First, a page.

It is no wonder when the very tough 177-kilometre route includes a 5,000-metre climb with such evocative names as the Col de Glandon, Col de Telegraph, Col de Galibier and what is surely the most iconic of the top finishes, the famous 21 curves of Alpe d'Huez. As for the traditional route, there is the possibility of doing it in two days, spending the night in Valloire, at the foot of the Galibier, which transforms the race into two stages of 97 and 80 km respectively. If, on the other hand, the usual option is not enough for you, you can always take on the Ultrafondo version which increases the mileage to 226 km including a first ascent to La Sarenne, one of the hidden faces of Alpe d'Huez, descending to the valley and finishing with the classic ascent.
The island of Mallorca is a top cycling destination. During the first months of the year, hordes of cyclists take to its roads to escape the harsh northern European winter and find a paradise of mountain passes, winding roads and beautiful landscapes that have made Mallorca 312 the most international event of all those held in Spain.
On the menu of the event is the challenge of exceeding 300 kilometres, a distance that was completed in the first editions when the route went all the way around the island. Nowadays, in order to guarantee the closure of traffic, the same distance is completed on the north and west side, although the main protagonist of the route is still the journey through the Serra de Tramuntana, the mountains that occupy the western coast and that, with the sea at our feet, offer us some of the most beautiful views that we can enjoy on the bike along the 10 ports that we will have to overcome.
In an attempt to give the less well-prepared an option, the race adds a 225 km route which, like its big sister, covers the whole of the Serra de Tramuntana but avoids the leg-breaking finish towards the east of the island. Finally, there is a 167 km option which also runs through a large part of the Serra de Tramuntana, although leaving it earlier to get back to the starting point.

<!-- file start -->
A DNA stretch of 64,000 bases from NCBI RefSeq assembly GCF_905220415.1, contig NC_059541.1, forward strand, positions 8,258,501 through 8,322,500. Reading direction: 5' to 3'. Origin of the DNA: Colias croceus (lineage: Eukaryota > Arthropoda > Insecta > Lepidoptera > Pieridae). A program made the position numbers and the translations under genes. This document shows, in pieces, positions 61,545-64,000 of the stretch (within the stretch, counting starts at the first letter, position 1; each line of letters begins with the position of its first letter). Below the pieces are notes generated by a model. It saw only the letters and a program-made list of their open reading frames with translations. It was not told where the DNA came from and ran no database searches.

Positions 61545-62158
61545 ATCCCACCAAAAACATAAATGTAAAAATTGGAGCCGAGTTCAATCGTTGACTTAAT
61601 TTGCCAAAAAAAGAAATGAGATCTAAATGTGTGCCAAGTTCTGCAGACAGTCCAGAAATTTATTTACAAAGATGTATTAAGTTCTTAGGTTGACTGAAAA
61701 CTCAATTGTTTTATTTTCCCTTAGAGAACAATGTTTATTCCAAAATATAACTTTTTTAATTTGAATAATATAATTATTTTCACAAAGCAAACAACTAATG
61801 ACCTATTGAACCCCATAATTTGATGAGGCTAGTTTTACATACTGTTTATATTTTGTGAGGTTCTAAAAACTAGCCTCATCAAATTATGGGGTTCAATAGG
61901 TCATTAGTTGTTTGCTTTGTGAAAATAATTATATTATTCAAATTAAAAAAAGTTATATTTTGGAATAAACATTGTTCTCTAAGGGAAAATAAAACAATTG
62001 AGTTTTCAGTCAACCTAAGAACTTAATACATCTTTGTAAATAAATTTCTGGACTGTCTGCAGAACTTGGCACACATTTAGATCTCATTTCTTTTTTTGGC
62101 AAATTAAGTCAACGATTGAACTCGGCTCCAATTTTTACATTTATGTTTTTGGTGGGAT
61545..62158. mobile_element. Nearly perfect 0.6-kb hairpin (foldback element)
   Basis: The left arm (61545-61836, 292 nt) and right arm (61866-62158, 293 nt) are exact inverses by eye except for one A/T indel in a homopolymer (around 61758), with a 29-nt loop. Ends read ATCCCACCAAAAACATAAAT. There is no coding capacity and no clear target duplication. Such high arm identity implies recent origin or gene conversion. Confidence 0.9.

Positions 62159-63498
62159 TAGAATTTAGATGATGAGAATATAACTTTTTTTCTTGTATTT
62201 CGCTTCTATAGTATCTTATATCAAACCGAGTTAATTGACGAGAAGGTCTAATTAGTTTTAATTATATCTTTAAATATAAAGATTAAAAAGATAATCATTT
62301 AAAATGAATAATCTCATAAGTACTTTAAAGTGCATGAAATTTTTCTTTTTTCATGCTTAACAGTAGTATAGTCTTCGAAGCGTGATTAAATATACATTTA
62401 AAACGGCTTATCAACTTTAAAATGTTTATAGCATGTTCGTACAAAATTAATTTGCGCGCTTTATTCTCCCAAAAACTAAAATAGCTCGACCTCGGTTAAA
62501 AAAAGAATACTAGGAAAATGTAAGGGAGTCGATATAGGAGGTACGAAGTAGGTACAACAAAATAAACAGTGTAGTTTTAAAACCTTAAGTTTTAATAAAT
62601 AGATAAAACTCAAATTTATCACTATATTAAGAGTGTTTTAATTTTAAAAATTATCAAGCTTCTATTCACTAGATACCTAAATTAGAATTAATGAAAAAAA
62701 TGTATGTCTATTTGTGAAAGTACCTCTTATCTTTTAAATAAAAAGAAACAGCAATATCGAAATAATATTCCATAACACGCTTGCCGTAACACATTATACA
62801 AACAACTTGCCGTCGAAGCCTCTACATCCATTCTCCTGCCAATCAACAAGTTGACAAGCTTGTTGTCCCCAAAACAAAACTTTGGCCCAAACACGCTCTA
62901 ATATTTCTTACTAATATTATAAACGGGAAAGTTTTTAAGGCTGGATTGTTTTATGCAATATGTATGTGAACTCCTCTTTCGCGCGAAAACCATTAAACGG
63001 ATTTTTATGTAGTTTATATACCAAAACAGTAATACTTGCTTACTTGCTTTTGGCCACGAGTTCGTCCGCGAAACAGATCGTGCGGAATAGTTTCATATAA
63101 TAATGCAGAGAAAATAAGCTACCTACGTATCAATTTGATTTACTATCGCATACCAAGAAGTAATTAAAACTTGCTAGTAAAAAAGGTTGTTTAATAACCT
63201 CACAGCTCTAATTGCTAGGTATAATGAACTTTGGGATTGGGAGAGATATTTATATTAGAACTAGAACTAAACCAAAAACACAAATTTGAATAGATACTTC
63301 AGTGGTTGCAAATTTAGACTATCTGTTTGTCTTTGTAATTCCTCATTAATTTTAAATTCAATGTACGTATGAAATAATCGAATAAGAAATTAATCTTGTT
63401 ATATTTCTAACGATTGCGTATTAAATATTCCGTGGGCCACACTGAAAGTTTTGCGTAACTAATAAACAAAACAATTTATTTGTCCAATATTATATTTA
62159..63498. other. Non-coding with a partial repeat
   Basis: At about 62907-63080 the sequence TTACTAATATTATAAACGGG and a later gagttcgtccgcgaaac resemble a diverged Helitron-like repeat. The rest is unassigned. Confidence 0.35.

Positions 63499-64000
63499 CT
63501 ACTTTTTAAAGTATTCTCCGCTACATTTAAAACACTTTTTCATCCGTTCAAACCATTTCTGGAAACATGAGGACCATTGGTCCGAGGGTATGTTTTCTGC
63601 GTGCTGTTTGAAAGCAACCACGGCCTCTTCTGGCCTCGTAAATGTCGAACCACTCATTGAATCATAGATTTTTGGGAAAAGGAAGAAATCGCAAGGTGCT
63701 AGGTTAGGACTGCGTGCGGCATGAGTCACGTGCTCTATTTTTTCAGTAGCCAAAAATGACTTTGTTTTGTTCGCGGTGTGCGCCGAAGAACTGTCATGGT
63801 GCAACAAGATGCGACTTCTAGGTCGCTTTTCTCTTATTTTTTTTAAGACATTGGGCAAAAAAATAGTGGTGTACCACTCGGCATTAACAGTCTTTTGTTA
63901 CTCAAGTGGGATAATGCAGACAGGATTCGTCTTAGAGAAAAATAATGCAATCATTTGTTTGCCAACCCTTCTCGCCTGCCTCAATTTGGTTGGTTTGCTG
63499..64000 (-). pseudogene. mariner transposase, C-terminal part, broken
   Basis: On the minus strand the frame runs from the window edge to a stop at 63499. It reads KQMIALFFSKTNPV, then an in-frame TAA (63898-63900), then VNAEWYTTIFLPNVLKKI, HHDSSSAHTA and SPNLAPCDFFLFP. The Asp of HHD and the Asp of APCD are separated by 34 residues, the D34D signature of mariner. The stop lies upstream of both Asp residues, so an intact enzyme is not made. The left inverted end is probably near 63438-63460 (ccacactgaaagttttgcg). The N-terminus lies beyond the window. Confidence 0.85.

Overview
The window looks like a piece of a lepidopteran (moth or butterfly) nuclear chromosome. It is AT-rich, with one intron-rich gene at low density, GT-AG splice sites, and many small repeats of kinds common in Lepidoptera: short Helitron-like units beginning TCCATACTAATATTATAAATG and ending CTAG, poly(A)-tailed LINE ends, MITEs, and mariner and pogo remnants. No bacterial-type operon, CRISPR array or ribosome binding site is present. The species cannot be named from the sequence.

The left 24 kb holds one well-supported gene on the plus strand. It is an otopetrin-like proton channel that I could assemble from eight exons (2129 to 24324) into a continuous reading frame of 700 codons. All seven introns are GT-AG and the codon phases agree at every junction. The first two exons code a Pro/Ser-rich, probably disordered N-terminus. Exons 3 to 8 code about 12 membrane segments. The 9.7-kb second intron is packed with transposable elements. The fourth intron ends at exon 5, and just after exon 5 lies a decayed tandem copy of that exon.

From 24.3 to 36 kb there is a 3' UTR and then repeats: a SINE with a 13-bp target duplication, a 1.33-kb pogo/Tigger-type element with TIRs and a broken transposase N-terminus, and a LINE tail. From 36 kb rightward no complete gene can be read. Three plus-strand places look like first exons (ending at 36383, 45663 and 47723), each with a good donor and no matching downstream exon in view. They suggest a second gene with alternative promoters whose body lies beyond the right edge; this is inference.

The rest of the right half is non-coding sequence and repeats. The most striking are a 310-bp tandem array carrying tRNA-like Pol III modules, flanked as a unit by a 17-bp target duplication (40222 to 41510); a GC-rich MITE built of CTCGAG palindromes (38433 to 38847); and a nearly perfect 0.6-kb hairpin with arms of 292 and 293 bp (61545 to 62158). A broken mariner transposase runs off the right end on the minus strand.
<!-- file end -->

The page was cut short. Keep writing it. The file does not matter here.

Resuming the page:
Vuelta al Teide
If in Mallorca we were looking to cover an unusual distance, we now move on to the Canary Islands to climb to the top, specifically to the 2,361 m that the road that crosses the Teide National Park reaches in a never-ending climb of almost 40 kilometres. Before that we will have already covered the northern part of the island with the climbs to Icod el Alto, Garachico and Baracán, as well as the tough appetizer of Masca and its 4 kilometres of impossible percentages that precede the ascent to Teide. A total of 175 kilometres and 4,400 m of elevation gain are figures that scare even the most trained cyclist. Fortunately, there is the ½ Vuelta al Teide, which starts in the town of Santiago del Teide, with only the ascent to the colossus of the Canary Islands in its 95 km.
The hills of Emilia Romagna, the same roads that saw the great Marco Pantani train, are the setting for what is, in tough competition with the Marathon, Italy's most important race.
Unlike its Dolomite sister, the Nove Colli is a tough, leg-breaking 205-kilometre route with a total of 3,840 metres of elevation gain over nine climbs. These are not excessively long passes, the longest being 9 kilometres, but with percentages of over 10%. As in the rest of the races, there is a reduced option of 130 km that only covers 4 of the nine climbs.
This is not an ordinary test, but the forerunner of what is nowadays known as the retro marches. These are events in which it is obligatory to use classic steel bikes with the gear levers on the down tube and pedals with belts and rakes instead of the usual clipless ones. All of this, of course, is dressed in period costumes: woollen jerseys and bib shorts, leather shoes with wooden soles, headgear and so on. An atmosphere that takes us back to those black and white photos, to the cycling of the long distances and the great exploits.
All of this in the incomparable setting of Tuscany and its endless hills, on asphalt as well as on its famous white dirt roads. With refreshment stations stocked with local products, entire villages and hundreds of cyclists with aluminium jerry cans and tubulars knotted to their chests, this is an image of the sport that deserves to be experienced at least once in a lifetime.